Christopher Rynberk

My name is Christopher Rynberk, I am 72 years old, and I am a gay Christian. My husband and I were married in a church and we are active members of a loving church community. I love God, I experience joy every day, and I know that God loves me.

But it wasn’t always this way. For 64 years I lived as a straight man, something that only changed when I was hospitalized and diagnosed with post-traumatic stress disorder. My marriage of 37 years was in tatters, and attending church (Mountainview Christian Reformed Church in Grimsby) made me physically ill. It wasn’t until doctors said they could find no medical reason for the neurological effects I was experiencing that I finally admitted what I had actually known since I was four years old: I am gay, and I can’t do this anymore.

I had to come to grips with the fact that I can’t live that life anymore. I had to be truthful about who I am.

I grew up in a Christian family and I knew how my parents expected me to live. We never talked about it, but when I was a teenager, my parents took me to both a psychiatrist and to a form of conversion therapy. My dad would drive me once a week to see a faith healer and he would stroke my body and pray the gay away, or whatever it was. My parents never used that word and they never asked me or told me I was gay. I was just different enough that they said, “You have to change your ways.” So, between that, and the psychiatrist, and the conversion therapy, and the elders coming to our house, it put me in the closet, and I stayed there for years.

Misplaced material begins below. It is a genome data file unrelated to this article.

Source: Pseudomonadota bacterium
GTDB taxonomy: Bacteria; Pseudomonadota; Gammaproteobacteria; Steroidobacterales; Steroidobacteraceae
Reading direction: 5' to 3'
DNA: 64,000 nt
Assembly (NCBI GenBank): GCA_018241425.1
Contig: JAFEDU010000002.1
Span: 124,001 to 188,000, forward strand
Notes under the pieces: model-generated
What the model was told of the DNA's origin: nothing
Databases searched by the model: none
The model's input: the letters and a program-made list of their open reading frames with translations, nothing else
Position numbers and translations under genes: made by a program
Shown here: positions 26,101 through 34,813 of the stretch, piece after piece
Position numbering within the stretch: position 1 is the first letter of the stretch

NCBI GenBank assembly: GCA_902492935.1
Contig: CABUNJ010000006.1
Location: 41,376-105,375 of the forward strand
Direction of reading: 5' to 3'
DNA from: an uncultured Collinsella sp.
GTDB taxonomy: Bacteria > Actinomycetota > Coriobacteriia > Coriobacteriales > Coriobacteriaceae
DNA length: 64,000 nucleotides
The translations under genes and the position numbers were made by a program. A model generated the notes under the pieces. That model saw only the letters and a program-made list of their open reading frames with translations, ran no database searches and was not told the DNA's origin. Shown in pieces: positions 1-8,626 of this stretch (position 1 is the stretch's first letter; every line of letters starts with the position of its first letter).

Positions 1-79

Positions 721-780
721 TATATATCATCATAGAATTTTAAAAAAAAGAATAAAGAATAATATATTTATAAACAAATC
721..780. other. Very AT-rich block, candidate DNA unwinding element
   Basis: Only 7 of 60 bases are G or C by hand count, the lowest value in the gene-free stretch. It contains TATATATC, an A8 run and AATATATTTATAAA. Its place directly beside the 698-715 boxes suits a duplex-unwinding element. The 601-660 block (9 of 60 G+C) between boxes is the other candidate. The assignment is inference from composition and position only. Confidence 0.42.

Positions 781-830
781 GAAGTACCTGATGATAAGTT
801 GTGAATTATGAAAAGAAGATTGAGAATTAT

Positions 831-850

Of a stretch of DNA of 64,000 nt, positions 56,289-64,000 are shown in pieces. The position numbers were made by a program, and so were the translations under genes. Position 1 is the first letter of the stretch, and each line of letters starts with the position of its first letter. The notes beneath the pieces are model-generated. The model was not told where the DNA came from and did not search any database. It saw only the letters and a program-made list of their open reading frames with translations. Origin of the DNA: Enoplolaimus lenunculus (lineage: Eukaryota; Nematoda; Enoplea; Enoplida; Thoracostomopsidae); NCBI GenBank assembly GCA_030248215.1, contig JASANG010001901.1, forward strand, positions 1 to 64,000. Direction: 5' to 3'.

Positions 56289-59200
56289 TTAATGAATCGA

Yet, I had known since the age of four that I was different. There was something about me. At first, I thought I should have been born a girl, but when I hit puberty that did change, and today I can say I am happy to be male, but it was a very confusing time. I had no idea why my parents were taking me to a faith healer, but I just went along with it. I had relatives who told me I was different, but over the years I had learned to carefully cover up all of the feminine ways that I had had since I was a child.

I became a schoolteacher.

In those days, you’d be fired for being gay, and, in the church, you would be ostracized, so I just stayed in the closet and decided I wasn’t gay. From time to time, I used to tell myself that. “I’m not gay. I am married. I have two children.” I was an elder in the church. I was the treasurer. I was a worship leader. I played the piano for years. All of these things just kept me in the closet, because I knew what the church taught and I did not question it.

It was about three years into my marriage with my ex-wife when she decided there was something emotionally missing in our marriage. I was in total denial. I said, “We have to work harder.” She said we should have some counselling, but I said “no, no, no. We just have to work harder at it.” That came up a couple of times in our marriage, but overall, it was a happy marriage. As I have discussed many times since then with my ex-wife, for the first 25 years, we managed quite well. But then my mind started to get affected, and the last 10 years were really quite dismal. We weren’t communicating well and although we didn’t know it, I was getting PTSD.